“The measure of intelligence is the ability to change”. Whether it was actually uttered by the great physicist Albert Einstein, or apocryphal, we cannot dispute the clear truth that this maxim contains.
Scientific research, with its tendency to project itself towards the future, is perhaps the field of human knowledge that is most comfortable with change. Evidence based on the scientific method is not afraid to be verified, revised, confirmed, or refuted, even radically. At first glance it might seem a contradiction, but on the contrary, it is the very strength of science that of being able to “change opinion” in the face of the discovery of new results.
The lesson we must draw from this is that of not considering anything as indisputable over time, perhaps taking as a pretence a distorted conception of “culture”, which is by definition human creation, and precisely for this reason very changeable.
One of the last shocks to our securities, we are all experiencing today. Environmental emergencies have undermined the paradigm of infinite growth, putting us in front of the reality of the world, which is neither immutable nor eternal. And scientific research has already made its courageous and necessary choice.
In this issue of Frontiere, we will meet researchers who look to change as a guarantee for the future.
From laser pulses to asteroid research
The Starting Grants of the ERC, the European Research Council, are the funding intended for researchers at the beginning of their career. A coveted recognition that rewards young people with a promising scientific curriculum. In this issue of Frontiere we interviewed two of the researchers at the Politecnico who recently obtained it.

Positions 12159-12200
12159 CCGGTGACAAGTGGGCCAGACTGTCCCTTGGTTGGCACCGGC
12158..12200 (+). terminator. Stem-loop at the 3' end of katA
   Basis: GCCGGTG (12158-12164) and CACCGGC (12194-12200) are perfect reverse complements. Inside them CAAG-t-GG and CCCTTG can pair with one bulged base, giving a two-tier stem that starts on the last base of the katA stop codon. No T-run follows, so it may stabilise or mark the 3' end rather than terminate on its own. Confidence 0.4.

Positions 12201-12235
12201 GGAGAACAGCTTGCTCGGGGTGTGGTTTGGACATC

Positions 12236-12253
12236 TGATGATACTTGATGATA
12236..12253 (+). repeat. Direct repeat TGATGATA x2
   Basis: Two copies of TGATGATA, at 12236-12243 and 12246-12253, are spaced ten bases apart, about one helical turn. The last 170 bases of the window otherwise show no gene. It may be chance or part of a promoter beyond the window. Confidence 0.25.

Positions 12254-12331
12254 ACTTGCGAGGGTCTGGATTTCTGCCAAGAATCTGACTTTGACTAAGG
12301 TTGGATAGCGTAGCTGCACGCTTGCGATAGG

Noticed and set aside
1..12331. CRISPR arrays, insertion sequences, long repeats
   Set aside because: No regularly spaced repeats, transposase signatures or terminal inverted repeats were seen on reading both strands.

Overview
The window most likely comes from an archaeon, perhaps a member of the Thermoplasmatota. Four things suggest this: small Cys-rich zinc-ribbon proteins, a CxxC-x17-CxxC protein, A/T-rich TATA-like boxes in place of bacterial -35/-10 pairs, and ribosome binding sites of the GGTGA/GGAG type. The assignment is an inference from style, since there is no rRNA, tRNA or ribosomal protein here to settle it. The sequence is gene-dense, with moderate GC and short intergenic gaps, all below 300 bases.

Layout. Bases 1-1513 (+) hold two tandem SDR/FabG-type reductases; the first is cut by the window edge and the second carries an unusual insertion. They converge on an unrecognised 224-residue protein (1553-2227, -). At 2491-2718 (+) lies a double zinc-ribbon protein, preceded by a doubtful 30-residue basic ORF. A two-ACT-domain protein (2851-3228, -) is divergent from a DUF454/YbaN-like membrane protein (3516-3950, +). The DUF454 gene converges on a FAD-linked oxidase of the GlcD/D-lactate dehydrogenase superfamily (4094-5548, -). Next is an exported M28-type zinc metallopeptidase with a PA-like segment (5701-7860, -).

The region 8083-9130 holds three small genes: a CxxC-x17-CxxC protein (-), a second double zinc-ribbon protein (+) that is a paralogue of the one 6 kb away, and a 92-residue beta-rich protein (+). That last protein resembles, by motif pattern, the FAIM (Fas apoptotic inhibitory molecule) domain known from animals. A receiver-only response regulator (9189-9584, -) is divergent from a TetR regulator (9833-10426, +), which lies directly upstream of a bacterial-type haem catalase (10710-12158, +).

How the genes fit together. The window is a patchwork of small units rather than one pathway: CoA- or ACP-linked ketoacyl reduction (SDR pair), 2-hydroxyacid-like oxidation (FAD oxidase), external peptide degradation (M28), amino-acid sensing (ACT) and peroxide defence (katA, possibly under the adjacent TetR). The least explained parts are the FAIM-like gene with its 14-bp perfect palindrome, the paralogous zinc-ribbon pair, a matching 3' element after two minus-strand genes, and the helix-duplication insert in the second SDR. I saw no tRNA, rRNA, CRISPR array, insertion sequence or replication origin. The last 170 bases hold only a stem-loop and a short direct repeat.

Margherita Maiuri, physicist, who with her ULYSSES project will develop a new platform that exploits optical nanostructures and ultra-short laser light pulses for real-time manipulation of molecular reactions. The possible applications, ranging from photovoltaics to photocatalysis, are directed towards the use of sustainable energy.
Fabio Ferrari, aerospace engineer, thanks to the TRACES project will develop a new methodology for the study of the granular mechanics of asteroids, in microgravity and vacuum conditions. These new instruments will be validated by means of ground and microgravity experiments, using scientific data from NASA and ESA missions.
In the laboratory where the challenges of the ecological transition are faced
We take you to visit the Catalysis and Catalytic Process laboratory of the Department of Energy.
13 professors, about twenty PhD students and post-docs, 3 technicians and a large number of students work around catalysis and catalytic processes with an integrated approach, addressing the main issues and major challenges associated with the energy and ecological transition that will accompany us in the coming years.
Last November, the Politecnico di Milano awarded an honorary master’s degree in Interior and Spatial Design to Gilda Bojardi, creator, in 1990, of Fuorisalone, the famous Design Week in Italy that has become over the years the most important week of design for creativity, projects and performance at an international level. We made an interview where she told us about his life and career with an open heart.
#IlPOLIMIrisponde – What are the current challenges of hydrogen mobility?
Hydrogen as an alternative fuel for mobility has significant potential to reduce greenhouse gas emissions, especially in the heavy transport sector.
Since 2015, there have been commercial vehicles produced by major car manufacturers that use fuel cells. But why is their spread so slow?
The weaver of networks for climate change
Passionate about renewable energy, Adedoyin Adebodun Adeleke, more familiarly Ade, holds a PhD from the Politecnico di Milano as part of the UNESCO Chair in Energy for Sustainable Development. In a short time, it has won prizes and awards all over the world.
Thanks to his networking work, raising awareness on environmental issues in African secondary schools and intense diplomatic work, he is helping to bring about a real change in the decisions of African politicians and beyond. His message puts young people at the heart of climate policy, as it is they who will see the fruits of the measures taken today.
We met him on one of the rare breaks in Italy, while he was about to leave for Japan.